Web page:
The CAS environment will indeed become more challenging and require advanced systems, which give false credence to those looking at the F-35. They are right to look to these issues but they do so form a wrongheaded paradigm. The answer is not to build a super plane ladened down with all the tech under the sun to address any possible problem. Instead, through the development of task specific support initiatives, develop a CAS aircraft that has what it needs to address these new challenges and none of the extras. You do not need a Nuke in a gun fight and you do not need what the F-35 is selling for CAS.
Part of the reason for the success and cost effectiveness of the A-10 has been that it is task specific. A lesson that seems long forgotten. There is a real need right now to develop the next generation CAS aircraft, the next Warthog. The Warthog has been so successful that all that may be required it to go back and update the design, new materials, new technology, and add new engines with increased thrust.
It would seem everyone else has already grasped the need. NATO allies are witnessing discussions within the defence media on the idea of buying the cheap and much-venerated A-10. Like it or not the USAF has to stop thinking of themselves as white scarfed knights of the sky and must stop lusting after the flashiest toy in the yard. The reality is far less glamorous, but what wins wars and saves lives does not need glamour.
Moving forward the defence community needs to stop building Swiss army knives and remember “jack-of-all-trades, master of none.” Multi-purpose has its place but building cheap task specific tools has its place too. Finding the balance is key. In the CAS and the F-35, a dire mistake has been made and the reality of it is all too obvious. The sooner this is accepted the better. They have lost treasure on the endeavour; best not to lose blood as well.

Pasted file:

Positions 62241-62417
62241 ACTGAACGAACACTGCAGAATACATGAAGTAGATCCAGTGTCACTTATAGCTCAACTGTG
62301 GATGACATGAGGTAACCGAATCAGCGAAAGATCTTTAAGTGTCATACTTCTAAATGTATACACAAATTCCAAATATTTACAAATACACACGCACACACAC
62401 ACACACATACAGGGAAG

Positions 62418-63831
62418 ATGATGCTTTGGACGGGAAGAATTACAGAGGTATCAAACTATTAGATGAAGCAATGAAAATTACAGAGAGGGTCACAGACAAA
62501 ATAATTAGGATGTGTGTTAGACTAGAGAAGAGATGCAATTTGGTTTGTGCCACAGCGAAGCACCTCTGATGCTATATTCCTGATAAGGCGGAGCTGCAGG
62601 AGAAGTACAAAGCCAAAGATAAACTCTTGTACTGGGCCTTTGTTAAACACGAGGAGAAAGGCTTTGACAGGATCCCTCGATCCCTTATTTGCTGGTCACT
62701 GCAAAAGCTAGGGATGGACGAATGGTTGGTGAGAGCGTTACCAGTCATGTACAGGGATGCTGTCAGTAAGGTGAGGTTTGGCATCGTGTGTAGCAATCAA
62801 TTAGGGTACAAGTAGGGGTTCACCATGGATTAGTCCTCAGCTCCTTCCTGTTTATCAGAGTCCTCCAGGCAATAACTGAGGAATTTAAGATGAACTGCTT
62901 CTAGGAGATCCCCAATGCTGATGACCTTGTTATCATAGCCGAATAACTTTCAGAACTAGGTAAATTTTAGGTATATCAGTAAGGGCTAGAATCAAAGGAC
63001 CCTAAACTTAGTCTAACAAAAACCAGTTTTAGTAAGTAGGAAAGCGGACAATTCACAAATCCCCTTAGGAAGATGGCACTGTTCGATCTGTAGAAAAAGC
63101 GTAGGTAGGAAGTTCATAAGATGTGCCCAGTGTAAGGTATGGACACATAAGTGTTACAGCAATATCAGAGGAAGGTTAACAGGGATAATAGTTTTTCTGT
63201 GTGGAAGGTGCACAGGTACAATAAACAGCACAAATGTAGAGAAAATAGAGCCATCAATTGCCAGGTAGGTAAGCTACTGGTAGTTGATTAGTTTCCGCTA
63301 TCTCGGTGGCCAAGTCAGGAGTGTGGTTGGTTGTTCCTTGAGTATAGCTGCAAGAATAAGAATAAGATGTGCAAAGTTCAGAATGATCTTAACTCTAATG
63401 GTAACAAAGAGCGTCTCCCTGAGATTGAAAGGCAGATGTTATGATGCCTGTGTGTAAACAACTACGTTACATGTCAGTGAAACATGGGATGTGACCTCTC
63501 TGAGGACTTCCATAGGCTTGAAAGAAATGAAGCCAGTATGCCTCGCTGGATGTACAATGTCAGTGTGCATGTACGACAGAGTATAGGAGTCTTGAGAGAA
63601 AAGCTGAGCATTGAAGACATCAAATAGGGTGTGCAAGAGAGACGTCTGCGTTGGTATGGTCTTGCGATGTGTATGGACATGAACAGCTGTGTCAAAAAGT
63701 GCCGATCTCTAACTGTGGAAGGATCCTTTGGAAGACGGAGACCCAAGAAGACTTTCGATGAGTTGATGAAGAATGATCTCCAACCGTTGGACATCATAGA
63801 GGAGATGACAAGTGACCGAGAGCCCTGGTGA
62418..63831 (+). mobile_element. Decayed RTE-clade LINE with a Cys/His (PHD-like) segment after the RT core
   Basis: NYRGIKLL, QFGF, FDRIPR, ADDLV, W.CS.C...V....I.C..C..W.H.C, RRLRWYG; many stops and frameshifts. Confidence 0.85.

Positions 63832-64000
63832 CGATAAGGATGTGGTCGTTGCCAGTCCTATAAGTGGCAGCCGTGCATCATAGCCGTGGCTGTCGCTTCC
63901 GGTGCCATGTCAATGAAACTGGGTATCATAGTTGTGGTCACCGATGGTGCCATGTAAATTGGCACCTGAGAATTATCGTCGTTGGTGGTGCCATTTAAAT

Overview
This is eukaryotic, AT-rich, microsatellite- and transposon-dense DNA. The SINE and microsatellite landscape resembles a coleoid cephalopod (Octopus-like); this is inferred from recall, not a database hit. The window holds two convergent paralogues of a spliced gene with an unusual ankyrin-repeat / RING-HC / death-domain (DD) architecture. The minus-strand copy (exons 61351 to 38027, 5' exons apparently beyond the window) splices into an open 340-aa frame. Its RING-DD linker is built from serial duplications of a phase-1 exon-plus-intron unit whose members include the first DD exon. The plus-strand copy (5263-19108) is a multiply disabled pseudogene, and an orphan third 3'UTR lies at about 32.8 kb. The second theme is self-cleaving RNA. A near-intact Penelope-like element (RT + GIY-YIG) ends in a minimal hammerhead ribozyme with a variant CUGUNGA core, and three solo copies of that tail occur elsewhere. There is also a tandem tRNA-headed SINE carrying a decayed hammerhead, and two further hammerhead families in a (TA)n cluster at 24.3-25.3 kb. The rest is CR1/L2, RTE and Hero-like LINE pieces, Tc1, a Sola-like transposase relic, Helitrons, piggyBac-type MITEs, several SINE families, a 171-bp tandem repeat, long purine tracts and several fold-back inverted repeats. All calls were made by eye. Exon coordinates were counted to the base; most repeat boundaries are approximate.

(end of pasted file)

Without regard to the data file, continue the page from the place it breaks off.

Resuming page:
Feature Photo: A-10 Thunderbolt II with the U.S. Air Force Weapons School at Nellis Air Force Base – U.S. Air Force photo/Senior Airman Brett Clashman, 2015
Inset Photo: F-35A while being towed at the Inauguration – Wikimedia Commons, 2015
Inset Photo: Soldiers direct pilots flying A-10 Thunderbolt II Warthogs – Wikimedia Commons, 2015
DefenceReport’s Analysis is a multi-format blog that is based on opinions, insights and dedicated research from DefRep editorial staff and writers. The analysis expressed here are the author’s own and are separate from DefRep reports, which are based on independent and objective reporting.
Chris is a PhD student at King’s College London, Department of Defence Studies. He holds both a BA in Anthropology and an HBA in History from Lakehead University, as well as an MA in War Studies from the Royal Military College of Canada. He specializes in irregular conflicts, asymmetrical warfare, insurgency, revolution, guerrilla warfare, resistance movements, and rebel forces. His primary area of focus is the Caucasus, Eastern Europe, and the Balkans. Chris is an Associate Member of the of The Corbett Centre for Maritime Policy Studies at King’s College London, a Member of the Second World War Research Group at King’s College London, as well as an Associate of King’s College London. Chris has formally served as an officer in the Royal Canadian Navy, as well as a defence and foreign policy advisor in the Canadian House of Commons to the office of a Member of Parliament.